British Columbia

Landlords ordered to pay for roof collapse

The B.C. Supreme Court says a Vancouver family must pay some former tenants nearly $170,000 in damages, after the roof of their building collapsed, flooding their apartments.

The B.C. Supreme Court says a Vancouver family must pay some former tenants nearly $170,000 in damages, after the roof of their building collapsed, flooding their apartments.

The building, located at 2131 Pandora St. in East Vancouver, had to be permanently evacuated after the city ordered it closed in October of 2007.

With the help of the Downtown Eastside Residents Association, the tenants filed a claim with the province's Residential Tenancy Branch seeking compensation for items lost because of mould, and for their displacement.

The branch found in the tenants favour over a year ago, but the Sahota family, which owns the building, appealed the decision to the B.C. Supreme Court.

In her ruling Madam Justice Gerow upheld the previous decision, saying the Sahota family recklessly disregarded the welfare of the tenants.

The judge found the family did not replace the roof even after there had been significant leaking into the building and found that the Sahotas delayed replacing the roof even after it collapsed in one apartment.

The Sahotas' lawyer Derek Creighton called the decision disappointing and said they have not decided yet if they will appeal.

Creighton said the flood was the result of vandalism, and therefore his clients are not responsible for what happened.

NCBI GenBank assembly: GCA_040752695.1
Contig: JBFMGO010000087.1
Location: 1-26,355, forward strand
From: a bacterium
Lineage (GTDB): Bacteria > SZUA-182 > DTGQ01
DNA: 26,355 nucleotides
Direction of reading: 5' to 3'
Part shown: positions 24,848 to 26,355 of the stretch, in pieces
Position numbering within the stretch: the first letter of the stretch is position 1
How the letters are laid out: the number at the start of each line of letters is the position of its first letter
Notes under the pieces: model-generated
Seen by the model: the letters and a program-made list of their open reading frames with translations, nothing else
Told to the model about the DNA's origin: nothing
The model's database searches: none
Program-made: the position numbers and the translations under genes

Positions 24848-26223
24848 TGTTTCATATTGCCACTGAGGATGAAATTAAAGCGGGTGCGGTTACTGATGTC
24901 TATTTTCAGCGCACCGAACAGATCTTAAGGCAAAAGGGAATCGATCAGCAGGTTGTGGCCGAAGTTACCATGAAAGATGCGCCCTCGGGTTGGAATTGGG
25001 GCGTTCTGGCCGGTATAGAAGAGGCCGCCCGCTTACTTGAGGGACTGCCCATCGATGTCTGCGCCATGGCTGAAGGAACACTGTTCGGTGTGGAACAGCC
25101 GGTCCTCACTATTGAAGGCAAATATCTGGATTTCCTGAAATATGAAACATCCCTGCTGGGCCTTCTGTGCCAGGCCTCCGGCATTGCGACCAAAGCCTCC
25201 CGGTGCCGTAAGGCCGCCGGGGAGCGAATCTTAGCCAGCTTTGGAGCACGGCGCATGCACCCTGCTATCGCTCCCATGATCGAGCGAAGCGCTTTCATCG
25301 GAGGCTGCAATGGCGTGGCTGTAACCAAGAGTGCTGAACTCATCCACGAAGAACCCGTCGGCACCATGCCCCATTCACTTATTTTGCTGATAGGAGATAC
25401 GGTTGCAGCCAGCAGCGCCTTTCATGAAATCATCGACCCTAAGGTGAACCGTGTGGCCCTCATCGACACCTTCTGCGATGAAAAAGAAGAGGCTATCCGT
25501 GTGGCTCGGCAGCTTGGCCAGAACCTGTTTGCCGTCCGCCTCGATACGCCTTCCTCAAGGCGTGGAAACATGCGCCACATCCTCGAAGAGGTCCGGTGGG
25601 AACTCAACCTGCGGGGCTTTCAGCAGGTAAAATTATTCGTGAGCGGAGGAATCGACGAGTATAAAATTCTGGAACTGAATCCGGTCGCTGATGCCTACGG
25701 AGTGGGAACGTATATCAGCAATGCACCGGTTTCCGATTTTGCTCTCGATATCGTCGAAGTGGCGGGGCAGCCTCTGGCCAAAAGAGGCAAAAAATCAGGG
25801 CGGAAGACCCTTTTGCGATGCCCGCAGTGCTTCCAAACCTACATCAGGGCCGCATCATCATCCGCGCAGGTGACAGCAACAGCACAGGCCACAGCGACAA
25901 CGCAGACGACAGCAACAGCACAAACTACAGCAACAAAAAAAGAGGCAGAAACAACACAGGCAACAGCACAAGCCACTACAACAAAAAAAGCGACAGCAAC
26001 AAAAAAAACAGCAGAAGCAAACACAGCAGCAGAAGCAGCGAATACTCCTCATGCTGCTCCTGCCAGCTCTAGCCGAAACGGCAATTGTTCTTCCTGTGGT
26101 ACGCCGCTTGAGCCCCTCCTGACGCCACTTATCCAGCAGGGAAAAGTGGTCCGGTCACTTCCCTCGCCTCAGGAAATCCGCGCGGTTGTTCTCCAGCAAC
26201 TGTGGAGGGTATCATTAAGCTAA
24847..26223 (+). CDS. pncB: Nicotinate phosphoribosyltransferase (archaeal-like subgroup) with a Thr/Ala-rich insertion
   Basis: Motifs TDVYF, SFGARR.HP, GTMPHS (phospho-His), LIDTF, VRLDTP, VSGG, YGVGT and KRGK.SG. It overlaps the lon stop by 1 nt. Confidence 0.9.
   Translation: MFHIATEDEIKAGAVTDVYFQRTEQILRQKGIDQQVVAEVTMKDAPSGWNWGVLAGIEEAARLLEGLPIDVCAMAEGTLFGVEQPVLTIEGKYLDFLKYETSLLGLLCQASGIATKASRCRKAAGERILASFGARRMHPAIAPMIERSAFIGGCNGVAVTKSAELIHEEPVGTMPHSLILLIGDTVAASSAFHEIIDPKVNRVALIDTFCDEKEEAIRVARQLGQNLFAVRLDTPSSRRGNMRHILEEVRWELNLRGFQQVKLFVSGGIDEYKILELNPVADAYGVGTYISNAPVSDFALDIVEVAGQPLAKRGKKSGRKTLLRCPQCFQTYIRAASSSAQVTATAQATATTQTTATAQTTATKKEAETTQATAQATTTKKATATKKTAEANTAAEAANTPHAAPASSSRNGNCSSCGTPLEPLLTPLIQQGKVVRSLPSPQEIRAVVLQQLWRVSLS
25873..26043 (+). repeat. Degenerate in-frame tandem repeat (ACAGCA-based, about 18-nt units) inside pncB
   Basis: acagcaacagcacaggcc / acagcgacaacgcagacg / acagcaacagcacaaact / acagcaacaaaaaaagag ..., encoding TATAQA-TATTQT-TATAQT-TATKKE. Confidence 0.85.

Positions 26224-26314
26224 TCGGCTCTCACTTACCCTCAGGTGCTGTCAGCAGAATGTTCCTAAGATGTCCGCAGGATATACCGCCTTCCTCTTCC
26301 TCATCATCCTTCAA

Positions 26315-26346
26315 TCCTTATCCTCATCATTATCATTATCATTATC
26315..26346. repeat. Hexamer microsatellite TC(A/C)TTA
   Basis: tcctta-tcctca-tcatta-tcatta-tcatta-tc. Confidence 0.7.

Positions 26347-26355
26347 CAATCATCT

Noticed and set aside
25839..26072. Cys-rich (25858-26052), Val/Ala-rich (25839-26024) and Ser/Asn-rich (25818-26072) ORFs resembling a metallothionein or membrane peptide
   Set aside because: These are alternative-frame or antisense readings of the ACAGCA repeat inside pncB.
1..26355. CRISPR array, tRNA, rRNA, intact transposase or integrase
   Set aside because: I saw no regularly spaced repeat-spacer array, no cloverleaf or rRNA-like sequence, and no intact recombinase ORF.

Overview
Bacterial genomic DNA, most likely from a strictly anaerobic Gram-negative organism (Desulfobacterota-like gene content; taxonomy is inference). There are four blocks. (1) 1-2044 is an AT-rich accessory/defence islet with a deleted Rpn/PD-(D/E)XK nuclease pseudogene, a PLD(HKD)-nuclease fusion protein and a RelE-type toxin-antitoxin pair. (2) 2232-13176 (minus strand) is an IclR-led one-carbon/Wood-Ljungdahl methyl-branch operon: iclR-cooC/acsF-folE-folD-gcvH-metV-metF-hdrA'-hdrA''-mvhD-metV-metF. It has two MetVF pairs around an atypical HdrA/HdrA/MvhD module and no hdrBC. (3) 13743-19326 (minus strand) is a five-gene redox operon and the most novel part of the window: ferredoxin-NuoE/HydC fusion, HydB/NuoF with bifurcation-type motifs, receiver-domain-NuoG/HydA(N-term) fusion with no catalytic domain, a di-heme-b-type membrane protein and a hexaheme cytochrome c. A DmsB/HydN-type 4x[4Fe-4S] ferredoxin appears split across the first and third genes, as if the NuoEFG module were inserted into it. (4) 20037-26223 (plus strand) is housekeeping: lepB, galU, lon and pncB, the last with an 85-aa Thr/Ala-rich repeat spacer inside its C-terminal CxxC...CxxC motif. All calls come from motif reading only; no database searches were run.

"The judgement of the arbritrator that was problematic was his finding was that the flooding was caused by the lack of maintenance which is just not accurate," said Creighton.

But Sarah Khan, a lawyer with the B.C. Public Interest Advocacy Centre said the tenants are cautiously optimistic that this latest decision will finally mean they will see some compensation. 

"They've had to deal with appeals by the landlords, by the Sahotas, for well more than a year now and so what it means is that their damage awards have been upheld and so now it's just a question of trying to get the money out of the landlords," she said.

Sabrina Druuna, the executive director of the Downtown Eastside Residents Association, said this latest decision should send a message to landlords.

"It's been three long years. These tenants are victims of a crime. It is a crime not to keep up your obligation. It is a crime to have your building fall in on tenants, and at this point we're totally ecstatic that the judge was able to see it in the eyes of the tenants," said Driuna.

Former tenant Roberta Dickson said in the months before the roof collapsed she and her roommate Frank Sowers had to take turns sleeping each night, so the other could block the leak.

Dickson said they complained to the landlords — but nothing happened  —until part of the building's roof collapsed. 

Dickson lost everything she owned and she's hoping this latest court decision will help her get some things back.

"I'd buy some clothes, we'd pay for our furniture," she told CBC News.

 

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